Thursday, December 8, 2011

Celts and Greeks. The acquaintance of two cultures. (Part 2)


The invasion of Macedon
A fifteenth century French depiction of the death of Ptolemy Keraunos while fighting the Celts. Note how the artist has portrayed all the combatants as if they were contemporary French knights, right down to the plate armor.

The collapse of the kingdom of Lysimachos(one of the successor states of Alexander's empire), the military weakness of the kingdom of Macedon after many wars against other successor kingdoms and  the campaign of  Pyrrhus' army to Italy(Pyrrhus and the Epirotes were the only allies who could provide assistance to Macedon) were favourable factors for a Gaulish invasion in Macedon. Thus during the winter of 280 BC three armies of Gauls followed by their families, invaded the Southern Balkans.The first army moved towards Thrace. The central army under the leadership of Brennos and Acichorius invaded Paionia. The western group under the leadership of Belgius invaded Dardania and later Macedonia.

The Macedonian king Ptolemaios Keraunos treated the ambassadors of the Celts with contempt. He underestimated the strength of the Gauls and attacked them with a small army that he had available as he had previously let the rest of his army spend the winter with their families. The battle resulted as a  tragedy. The Macedonian army was annihilated and the king himself fell dead in the battlefield.

The road was now clear for the Gauls to loot Macedon. Luckily for the people of Macedon the Celts didn't have siege knowledge and they were all protected behind the walled cities.However the countryside was ravaged by the Celts. 

Finally an old Macedonian general called Sosthenis achieved to make Belgios withdraw to the north.Although Belgios' army left Macedon  Greece was not relieved from the Celts as the central army hearing about the riches of Macedon(probably from the withdrawing army) gave it a try and invaded Macedon too. Sosthenis once again took the responsibility to deal with the new invaders. He adopted skirmishing tactics which proved to be disastrous for the Gauls thus making them leave Macedon.


The invasion of Southern Greece 
The area where the Celts invaded in Greece. The Aetolian territories on the left. You can also see Thermopylae . Exactly south of Thermopylae was located the  oracle of Delphi which was the primary target of Brennus.

The central army of Gauls under Brennus and Antichorus instead of retreating towards the north as Belgius did, they moved towards southern Greece.The Thessalians reached an agreement with Brennus that they would let him pass through their land unless he wouldn't damage their farms and fields. The rest of the Greeks formed an alliance to confront this threat with the exception of the Peloponnesians who were feeling safe under the Corinth channel.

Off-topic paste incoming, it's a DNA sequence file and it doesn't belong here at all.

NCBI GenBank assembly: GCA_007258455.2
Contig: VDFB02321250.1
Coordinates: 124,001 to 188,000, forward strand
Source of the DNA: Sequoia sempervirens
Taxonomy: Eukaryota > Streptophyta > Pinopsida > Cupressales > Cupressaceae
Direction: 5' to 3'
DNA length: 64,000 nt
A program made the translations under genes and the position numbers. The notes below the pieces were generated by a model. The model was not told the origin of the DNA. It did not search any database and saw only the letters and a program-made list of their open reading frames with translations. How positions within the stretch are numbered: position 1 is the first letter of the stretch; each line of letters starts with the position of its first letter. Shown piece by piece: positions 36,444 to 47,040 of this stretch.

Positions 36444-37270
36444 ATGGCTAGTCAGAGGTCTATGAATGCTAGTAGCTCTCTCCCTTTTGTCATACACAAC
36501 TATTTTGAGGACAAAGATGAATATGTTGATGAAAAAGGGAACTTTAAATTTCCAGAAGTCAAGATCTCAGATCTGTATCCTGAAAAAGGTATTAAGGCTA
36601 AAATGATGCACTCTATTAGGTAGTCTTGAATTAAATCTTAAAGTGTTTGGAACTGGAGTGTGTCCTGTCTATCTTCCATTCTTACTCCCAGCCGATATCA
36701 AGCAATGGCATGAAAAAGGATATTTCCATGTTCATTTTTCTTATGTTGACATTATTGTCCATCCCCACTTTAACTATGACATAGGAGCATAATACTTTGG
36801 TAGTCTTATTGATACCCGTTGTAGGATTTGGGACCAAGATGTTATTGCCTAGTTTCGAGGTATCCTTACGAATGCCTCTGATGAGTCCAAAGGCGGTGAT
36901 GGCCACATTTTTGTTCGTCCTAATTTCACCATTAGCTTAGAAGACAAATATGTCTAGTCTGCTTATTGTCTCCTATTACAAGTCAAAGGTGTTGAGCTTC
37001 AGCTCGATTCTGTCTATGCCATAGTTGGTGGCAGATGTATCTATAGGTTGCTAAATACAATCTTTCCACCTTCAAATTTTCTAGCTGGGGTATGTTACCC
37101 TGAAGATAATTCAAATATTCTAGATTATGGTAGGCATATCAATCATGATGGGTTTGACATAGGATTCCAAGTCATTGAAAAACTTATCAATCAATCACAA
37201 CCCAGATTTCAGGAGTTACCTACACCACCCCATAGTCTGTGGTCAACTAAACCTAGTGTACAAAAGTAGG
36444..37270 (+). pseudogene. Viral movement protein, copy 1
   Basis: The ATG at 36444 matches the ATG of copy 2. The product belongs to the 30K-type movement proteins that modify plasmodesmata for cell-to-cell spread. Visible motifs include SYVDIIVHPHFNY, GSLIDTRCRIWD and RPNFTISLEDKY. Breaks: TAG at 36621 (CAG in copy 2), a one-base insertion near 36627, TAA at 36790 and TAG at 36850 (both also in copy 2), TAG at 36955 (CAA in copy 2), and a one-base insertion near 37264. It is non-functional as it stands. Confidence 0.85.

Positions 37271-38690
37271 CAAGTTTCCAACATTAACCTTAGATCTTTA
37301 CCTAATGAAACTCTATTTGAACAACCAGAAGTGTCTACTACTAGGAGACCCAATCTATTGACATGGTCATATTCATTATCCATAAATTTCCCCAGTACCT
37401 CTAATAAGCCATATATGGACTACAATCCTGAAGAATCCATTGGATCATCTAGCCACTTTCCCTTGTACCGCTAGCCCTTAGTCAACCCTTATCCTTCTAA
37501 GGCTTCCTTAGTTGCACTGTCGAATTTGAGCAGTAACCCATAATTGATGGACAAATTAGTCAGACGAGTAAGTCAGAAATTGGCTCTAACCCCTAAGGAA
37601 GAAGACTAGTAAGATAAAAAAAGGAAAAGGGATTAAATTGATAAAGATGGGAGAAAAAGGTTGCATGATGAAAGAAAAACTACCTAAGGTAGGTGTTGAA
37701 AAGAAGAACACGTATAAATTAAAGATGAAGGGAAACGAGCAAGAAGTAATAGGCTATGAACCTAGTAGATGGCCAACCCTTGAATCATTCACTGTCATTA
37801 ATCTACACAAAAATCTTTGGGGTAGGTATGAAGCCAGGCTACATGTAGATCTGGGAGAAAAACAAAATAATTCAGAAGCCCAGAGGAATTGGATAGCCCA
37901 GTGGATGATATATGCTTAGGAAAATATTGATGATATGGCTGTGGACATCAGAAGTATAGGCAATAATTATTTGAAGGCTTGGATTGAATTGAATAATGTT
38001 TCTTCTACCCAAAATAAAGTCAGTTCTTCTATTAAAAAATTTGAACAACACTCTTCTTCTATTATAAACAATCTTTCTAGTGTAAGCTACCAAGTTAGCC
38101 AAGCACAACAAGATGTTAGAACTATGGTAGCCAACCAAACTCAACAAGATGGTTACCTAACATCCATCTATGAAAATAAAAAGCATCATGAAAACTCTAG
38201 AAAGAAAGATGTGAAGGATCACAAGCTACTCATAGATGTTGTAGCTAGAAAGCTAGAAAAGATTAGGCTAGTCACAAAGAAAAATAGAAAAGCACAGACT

The Greek army was consisted of 30.000 of whom 11.000 were Aetolians ,10.500 were Thebans(Boeotians) ,3.500 were Phokeis ,1.500 were Athenians,700 were Lokrians and 400 Megareans.In addition Antiochus the Seleucid king and Antigonus Gonatas(grandchild of Antigonus the general of Alexander the Great) sent each 1.000 mercenaries in their efforts to assume the role of protector of Greece.

Although the Greek army was strong in numbers they were divided on the matter of leadership.The Aetolians and the Boeotians who had contributed the most(in numbers) in this army were debating over the leadership. Eventually a  compromising solution was achieved by giving the leadership of the army to the Athenian general Kallippos. 

Kallippos put the Greek army behind the river Spercheios thinking that the Celts wouldn't be able to cross the it because of the strong current.However the Celts found calm water and achieved to get across. The Greeks regrouped in Thermopylae.The Celts who numbered 40.000 men were not able to use the strength of their cavalry as the battlefield was so narrow. Their infantry attacks were all easily repelled. 

Brennus cleverly sent a part of his army to invade Aetolia to force the Aetolians withdraw and weaken the Greek army.Brennus' plan was successful as the Aetolians left Thermopylae.Then he sent another contingent of his army through the mountains to hit the Greeks from the rear. This was exactly the same tactic that Xerxes used 200 years earlier against the 300 Spartans of Leonidas who held the narrow pass of Thermopylae.The Greek army was saved by the Athenian ships who transferred them to a safe ground. 

In the same time the Aetolians achieved to repel the Gauls from Aetolia with the assistance of the Achaeans(north western Peloponesians). Brennus set as his target the Oracle of Delphi which was rumored to contain many riches. The oracle was a vulnerable target as it was defended only by 4.000 Aetolians ,Phokians and Magnites. Miraculously the defenders were able to stop the 40.000 strong Gaulish army. Both sides suffered heavy casualties. Brennus died either from serious injuries or because he commited suicide. The Gauls pursued by the Greek counter attacks suffering from the bad weather went to the north where they were divided again in two groups.The first one under Acichorius returned back to the Danube region and the second under Comodoris went eastwards towards Thrace.


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